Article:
1. Tax Burden in U.S. Not as Heavy as It Looks, Report Says →

    We’ve been told repeatedly that the United States has the highest corporate tax rate in the developed world — 35 percent — which is higher than the nominal tax rates in places like Ireland (12.5 percent), Britain (21 percent) and the Netherlands (25 percent) and the 24.1 percent average rate of all countries that are part of the Organization for Economic Cooperation and Development.

    All of that’s true, but Professor Kleinbard contends that most United States multinational companies don’t pay anywhere near 35 percent. Companies paid, on average, 12.6 percent,

    Cutting those rates will not get companies to bring more money into the US economy. They would still keep the money were it could be moved more easily. And that is in commonwealth nations that can easily do business with London banks.

  2. Rich Kid, Poor Kid: For 30 Years, Baltimore Study Tracked Who Gets Ahead →

    a study published in June suggests that the things that really make the difference — between prison and college, success and failure, sometimes even life and death — are money and family. … They found that a child’s fate is in many ways fixed at birth — determined by family strength and the parents’ financial status. The kids who got a better start — because their parents were married and working — ended up better off. Most of the poor kids from single-parent families stayed poor.

    At this point this a typical story about how poverty self perpetuates. Bad options, bad choices leading to bad results.

    Then I got to this part:

    The researchers found that more affluent white men in the study reported the highest frequency of drug abuse and binge drinking, yet they still had the most upward mobility.

    Great options, bad choices, great results. How do you explain that?

  3. Charles Koch: The people I pay agree with me, so should you. →

    According to George Mason University’s Mercatus Center,

    calculated the Competitive Enterprise Institute

    Mr. Koch failed to mention that he funds the people he is quoting. I for one am not surprised the people he pays to reach the conclusions he supports are in total agreement with him.

  4. CEO pay for performance: This graph shows why it's a sham. →

    I think it’s debatable if stock price is the best way to judge CEO performance, let alone the only way, but this is a response to a really odd claim from Businessweek that attempts to link the two.

  5. Always Inflation Somewhere →

    And what about Shadowstats, which claims that inflation is much higher than the government lets on? A subscription costs $175 — the same as 8 years ago.

    Prices go up? Inflation. Prices go down? Supply and demand.

  6. US states with higher minimum wages gain more jobs →

    This isn’t a full on knock down argument. We will see once the numbers for Seattle’s $15/hr minimum wage are published. I suspect that Seattle made a mistake and that at the $15/hr rate you are going to see some adverse results. I could be wrong here.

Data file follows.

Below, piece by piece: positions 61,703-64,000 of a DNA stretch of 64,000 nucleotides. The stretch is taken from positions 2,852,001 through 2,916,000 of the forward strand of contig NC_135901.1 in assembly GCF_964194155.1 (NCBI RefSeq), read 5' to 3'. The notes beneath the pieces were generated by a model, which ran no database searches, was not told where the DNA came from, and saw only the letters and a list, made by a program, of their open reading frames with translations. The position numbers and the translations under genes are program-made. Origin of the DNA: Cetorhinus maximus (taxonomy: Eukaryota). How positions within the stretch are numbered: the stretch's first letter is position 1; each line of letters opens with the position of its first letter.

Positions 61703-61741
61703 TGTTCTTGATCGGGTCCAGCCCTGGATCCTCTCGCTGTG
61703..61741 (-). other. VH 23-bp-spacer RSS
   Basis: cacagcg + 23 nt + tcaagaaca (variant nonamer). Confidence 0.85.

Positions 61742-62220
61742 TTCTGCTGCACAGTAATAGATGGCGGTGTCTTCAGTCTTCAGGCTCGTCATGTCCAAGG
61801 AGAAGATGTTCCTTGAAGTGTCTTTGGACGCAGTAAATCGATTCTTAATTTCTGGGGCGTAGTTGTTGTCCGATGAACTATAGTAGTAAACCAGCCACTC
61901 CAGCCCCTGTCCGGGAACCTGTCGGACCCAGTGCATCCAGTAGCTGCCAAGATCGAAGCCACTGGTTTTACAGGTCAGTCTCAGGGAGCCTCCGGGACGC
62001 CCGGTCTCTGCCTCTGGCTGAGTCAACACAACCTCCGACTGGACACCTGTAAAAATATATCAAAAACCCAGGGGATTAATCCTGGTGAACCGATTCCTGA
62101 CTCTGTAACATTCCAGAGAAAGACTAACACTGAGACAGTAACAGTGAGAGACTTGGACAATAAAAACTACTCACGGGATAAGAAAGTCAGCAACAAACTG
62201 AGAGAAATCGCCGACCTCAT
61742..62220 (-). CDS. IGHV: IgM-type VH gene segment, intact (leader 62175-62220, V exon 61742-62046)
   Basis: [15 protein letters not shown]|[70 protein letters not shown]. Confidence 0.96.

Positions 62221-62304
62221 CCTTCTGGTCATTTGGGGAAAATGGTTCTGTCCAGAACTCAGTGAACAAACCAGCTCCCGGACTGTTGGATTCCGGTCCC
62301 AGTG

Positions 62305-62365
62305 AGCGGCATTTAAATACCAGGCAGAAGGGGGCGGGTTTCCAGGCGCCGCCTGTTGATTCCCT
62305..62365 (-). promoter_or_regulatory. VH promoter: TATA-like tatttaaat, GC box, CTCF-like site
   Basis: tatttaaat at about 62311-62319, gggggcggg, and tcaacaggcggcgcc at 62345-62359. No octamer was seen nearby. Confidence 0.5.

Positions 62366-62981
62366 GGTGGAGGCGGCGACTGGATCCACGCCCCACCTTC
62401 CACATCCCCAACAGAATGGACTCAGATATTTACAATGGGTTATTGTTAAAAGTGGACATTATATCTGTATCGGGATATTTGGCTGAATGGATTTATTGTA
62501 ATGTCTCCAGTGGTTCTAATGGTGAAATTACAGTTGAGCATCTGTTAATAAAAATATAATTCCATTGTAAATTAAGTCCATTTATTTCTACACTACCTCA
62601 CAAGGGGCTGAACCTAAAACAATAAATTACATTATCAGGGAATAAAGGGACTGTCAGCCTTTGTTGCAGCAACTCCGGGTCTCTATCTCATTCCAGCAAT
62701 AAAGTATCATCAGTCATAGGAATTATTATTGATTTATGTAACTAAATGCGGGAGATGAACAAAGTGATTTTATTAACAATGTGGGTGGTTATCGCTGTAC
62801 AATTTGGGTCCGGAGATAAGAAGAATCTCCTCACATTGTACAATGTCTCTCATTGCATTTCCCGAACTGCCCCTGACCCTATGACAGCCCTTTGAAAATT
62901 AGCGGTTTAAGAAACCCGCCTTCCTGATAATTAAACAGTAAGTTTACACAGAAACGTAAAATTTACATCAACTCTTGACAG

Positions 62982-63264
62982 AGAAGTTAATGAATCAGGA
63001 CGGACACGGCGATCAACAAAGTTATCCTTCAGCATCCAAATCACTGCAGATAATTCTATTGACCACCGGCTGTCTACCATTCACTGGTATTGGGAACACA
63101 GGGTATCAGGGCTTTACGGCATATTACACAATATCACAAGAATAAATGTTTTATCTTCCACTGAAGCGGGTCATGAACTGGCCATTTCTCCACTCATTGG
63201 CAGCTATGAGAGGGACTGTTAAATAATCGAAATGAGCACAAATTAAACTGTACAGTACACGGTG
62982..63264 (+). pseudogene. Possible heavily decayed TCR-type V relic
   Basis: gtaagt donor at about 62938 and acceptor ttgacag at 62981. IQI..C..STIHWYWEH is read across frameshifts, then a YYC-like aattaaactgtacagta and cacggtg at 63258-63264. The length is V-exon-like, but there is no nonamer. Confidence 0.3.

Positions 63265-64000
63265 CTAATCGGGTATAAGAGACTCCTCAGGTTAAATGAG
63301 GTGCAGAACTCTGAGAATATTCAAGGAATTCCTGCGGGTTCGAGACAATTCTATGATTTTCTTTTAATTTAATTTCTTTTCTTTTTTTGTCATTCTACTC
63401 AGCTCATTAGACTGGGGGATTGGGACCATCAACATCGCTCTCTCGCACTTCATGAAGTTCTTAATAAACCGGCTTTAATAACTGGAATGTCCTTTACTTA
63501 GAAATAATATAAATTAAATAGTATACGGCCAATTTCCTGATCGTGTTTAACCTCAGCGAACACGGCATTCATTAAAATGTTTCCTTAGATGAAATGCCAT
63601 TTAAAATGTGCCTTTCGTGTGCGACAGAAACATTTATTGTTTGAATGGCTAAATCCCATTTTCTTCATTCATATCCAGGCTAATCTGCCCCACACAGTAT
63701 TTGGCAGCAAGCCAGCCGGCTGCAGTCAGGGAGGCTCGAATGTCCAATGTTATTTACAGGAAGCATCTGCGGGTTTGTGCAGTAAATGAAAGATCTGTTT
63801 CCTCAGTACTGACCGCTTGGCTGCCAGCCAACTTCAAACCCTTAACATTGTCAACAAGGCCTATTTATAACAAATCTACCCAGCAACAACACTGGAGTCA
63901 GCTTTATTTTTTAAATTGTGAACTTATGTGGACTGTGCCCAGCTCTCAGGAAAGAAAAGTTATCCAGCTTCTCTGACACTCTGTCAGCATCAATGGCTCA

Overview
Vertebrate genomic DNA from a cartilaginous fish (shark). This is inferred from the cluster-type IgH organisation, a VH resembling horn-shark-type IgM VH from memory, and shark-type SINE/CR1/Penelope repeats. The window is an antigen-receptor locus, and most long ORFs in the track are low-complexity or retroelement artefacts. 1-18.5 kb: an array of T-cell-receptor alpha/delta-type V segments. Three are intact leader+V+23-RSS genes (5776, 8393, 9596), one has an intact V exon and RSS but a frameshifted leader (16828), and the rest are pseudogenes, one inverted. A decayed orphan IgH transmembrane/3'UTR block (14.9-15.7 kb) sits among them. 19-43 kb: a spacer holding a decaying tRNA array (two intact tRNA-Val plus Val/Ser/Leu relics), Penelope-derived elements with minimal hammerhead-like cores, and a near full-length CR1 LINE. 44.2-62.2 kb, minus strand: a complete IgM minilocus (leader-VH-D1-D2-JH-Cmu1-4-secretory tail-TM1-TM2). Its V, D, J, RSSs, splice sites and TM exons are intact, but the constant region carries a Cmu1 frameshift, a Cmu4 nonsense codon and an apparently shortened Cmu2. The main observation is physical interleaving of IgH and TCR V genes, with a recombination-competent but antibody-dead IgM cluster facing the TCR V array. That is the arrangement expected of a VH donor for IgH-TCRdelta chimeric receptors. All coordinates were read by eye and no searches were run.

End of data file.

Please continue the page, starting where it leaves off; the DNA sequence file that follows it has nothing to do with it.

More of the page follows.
7. Build We Won’t →

    We can’t simply write a check to the highway fund, we’re told, because that would increase the deficit. And deficits are evil, at least when there’s a Democrat in the White House, even if the government can borrow at incredibly low interest rates. And we can’t raise gas taxes because that would be a tax increase, and tax increases are even more evil than deficits. So our roads must be allowed to fall into disrepair.

  8. How Tea Party tax cuts are turning Kansas into a smoking ruin →

    The state’s rainy-day fund is dwindling to zero. Month after month, revenue comes in even lower than fiscal officials’ most dire expectations. In the rest of the country, school budgets are finally beginning to recover from the toll of the last recession; in Kansas, they’re still falling. Healthcare, assistance for the poor, courts, and other state services are being eviscerated.

    The cynic in me thinks that’s the result they want. To cut taxes on the wealthy and services for the poor and blame the poor economy on immigrants and Obama.

  9. Joblessness not due to skills gap, experts say →

    The starting wage in manufacturing in the seven-county Pittsburgh region fell from $19,855 in the beginning of 2009, half a year before the end of the Great Recession, to $18,828 this January, or $3,000 less than what the wages would have been if they kept pace with inflation 4 1/2 years into the recovery.

    "Every time you hear someone say ‘I can’t find the workers I need,’ add the phrase ‘at the wage I want to pay’," said Heidi Shierholz, an economist for the Economic Policy Institute, a Washington, D.C., economic research organization.

    People are choosing not to work because the pay is too low. Not surprising.

  10. jtleek/capitalIn21stCenturyinR →

    The data sets and analysis for Piketty’s Capital In The 21st Century. In R. On github.